CHASEZ, Justice ad hoc.
The plaintiff, Charley Griffin, instituted this suit to recover from the Catherine Sugar Company, Inc., damages for personal injuries sustained by him while he was being transported to his home in the defendant-employer's conveyance. The matter is now before us on a writ of certiorari issued by this court to review the judgment of the Court of Appeal for the First Circuit affirming the judgment of the district court dismissing the plaintiff's suit. See, 42 So.2d 913.
We find the facts of the case to be substantially as set out in the brief of the plaintiff. These are that "Catherine Sugar Company, Inc., operates two adjoining or nearby plantations in West Baton Rouge Parish just across the river from Baton Rouge, Louisiana—Catherine
"The accident happened in the late afternoon or early evening when the workers were being taken to their homes. Plaintiff and others had boarded the trailer at Barrowza plantation, where they had been cutting cane that day. There is some dispute about the number of people in the trailer, but it is certain it was well filled and in addition there were three or four women * * * in the cab with the driver. On the way to East Baton Rouge Parish, two of these women in the cab began teasing each other and the teasing developed into a fight between them. The driver then pulled the truck-trailer off the road and stopped. Griffin (the plaintiff) was sitting immediately next to the rear of the trailer and when the truck stopped, he was either thrown out (as the plaintiff contends), or fell when he attempted to climb out (as the defendant contends), and broke his leg," in the region of the ankle. (The language within the brackets has been added by the court).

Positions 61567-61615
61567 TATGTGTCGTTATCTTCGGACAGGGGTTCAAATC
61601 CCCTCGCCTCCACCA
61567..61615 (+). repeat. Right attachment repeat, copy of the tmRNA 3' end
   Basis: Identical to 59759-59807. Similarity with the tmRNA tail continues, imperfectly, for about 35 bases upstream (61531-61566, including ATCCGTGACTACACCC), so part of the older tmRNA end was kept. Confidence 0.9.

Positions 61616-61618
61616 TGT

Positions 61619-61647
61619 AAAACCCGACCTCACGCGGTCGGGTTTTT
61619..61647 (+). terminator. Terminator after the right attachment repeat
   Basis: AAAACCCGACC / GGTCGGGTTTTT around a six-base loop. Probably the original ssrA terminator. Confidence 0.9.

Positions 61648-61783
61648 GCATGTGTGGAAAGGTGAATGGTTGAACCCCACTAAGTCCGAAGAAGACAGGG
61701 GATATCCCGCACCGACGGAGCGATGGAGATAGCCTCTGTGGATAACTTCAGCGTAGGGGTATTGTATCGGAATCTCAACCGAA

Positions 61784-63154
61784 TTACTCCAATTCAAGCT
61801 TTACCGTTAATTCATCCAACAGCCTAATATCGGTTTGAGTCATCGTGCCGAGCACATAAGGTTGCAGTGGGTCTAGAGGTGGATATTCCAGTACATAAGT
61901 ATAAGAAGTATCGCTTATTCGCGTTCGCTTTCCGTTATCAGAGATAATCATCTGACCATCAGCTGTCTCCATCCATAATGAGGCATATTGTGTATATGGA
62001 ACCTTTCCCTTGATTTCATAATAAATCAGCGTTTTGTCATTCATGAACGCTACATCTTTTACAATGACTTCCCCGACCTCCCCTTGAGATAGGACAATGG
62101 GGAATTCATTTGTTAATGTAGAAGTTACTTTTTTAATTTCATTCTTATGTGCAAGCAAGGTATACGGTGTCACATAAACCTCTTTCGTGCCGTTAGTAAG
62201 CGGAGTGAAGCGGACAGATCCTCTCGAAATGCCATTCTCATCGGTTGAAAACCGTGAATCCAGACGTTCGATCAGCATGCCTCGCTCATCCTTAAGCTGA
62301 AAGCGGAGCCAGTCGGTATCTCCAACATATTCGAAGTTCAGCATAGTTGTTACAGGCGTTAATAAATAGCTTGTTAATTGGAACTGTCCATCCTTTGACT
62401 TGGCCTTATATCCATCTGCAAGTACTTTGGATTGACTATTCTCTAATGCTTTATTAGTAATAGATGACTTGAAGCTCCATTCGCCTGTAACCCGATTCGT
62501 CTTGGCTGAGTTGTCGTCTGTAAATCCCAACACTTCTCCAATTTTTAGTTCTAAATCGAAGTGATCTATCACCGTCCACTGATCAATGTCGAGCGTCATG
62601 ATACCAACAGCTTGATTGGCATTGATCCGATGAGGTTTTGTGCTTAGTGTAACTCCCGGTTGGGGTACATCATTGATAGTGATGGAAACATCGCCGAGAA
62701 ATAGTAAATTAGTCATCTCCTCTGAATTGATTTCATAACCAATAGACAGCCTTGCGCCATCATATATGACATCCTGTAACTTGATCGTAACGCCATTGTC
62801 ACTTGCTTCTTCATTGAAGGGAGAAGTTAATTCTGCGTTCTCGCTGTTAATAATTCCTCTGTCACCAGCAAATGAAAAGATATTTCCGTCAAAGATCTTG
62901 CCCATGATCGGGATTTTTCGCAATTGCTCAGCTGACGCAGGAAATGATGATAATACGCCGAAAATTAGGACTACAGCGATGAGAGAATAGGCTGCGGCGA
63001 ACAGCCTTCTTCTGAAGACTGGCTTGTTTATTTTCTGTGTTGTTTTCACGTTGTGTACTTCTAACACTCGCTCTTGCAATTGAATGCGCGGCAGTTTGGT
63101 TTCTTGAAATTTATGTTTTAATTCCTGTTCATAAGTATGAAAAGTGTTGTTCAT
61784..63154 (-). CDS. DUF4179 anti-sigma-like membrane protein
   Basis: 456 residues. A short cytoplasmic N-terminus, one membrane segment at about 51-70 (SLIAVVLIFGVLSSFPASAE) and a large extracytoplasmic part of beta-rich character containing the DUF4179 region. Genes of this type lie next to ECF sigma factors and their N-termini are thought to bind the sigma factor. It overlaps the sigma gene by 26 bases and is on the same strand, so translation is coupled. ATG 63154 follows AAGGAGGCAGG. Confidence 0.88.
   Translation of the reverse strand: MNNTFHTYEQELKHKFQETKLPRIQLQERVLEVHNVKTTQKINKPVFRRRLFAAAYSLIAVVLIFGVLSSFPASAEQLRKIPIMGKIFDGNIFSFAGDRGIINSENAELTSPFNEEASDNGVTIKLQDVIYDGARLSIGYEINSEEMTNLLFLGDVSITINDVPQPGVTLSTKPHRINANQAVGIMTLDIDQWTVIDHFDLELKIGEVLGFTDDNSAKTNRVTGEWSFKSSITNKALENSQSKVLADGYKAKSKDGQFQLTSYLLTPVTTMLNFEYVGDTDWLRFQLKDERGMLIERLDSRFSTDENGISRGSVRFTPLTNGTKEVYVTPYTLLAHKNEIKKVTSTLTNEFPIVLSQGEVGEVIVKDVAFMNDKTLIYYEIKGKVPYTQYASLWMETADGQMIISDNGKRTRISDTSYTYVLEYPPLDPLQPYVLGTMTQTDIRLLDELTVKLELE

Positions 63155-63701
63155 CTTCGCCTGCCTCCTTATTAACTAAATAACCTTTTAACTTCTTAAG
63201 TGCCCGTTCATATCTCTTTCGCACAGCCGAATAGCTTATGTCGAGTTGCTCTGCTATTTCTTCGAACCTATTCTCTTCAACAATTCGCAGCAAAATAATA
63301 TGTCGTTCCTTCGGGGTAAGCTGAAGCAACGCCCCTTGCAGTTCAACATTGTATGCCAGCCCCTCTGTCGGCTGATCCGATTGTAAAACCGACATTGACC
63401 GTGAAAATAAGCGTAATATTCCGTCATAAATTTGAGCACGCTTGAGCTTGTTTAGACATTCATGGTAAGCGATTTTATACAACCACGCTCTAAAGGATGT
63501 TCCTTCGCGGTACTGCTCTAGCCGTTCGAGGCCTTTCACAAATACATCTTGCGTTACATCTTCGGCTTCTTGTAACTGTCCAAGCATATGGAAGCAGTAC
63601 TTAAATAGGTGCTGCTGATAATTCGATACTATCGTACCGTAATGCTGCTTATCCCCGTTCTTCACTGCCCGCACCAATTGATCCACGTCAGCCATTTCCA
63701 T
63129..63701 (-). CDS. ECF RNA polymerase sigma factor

The plaintiff's suit was in tort, and, in the alternative, for compensation under the Employers' Liability Act, Act No. 20 of 1914, as amended, LSA-RS 23:1031 et seq.
The trial judge's dismissal of the suit is predicated upon his finding that the preponderance of the evidence demonstrated whatever injury plaintiff suffered "was due to his own fault or negligence," and also that it did not arise out of his employment, but, instead, while he was on a mission of his own—to get out and see a fight—having no causal connection with his employment.
The Court of Appeal for the First Circuit, affirming this judgment, denied recovery under the compensation statute on the theory the plaintiff was not entitled to its protection because his "duties consisted entirely of cutting cane, an agricultural pursuit, and * * * his mere transportation to and from the cane fields does not alter his status as a cane cutter." [42 So. 913, 914.] Recovery was denied in tort because the court found the plaintiff had not sustained the burden of proving the accident was caused by the negligent manner in which the truck driver stopped the truck suddenly and swerved to the side of the road when the fight developed between the women in the cab. The court felt it would have been physically impossible for the plaintiff to have been precipitated over the high slanting back of the trailer no matter how sudden the stop or how sharp the turn.
Inasmuch as the plaintiff's suit in tort will be precluded if recovery is allowable under the compensation statute, we will consider the alternative plea first.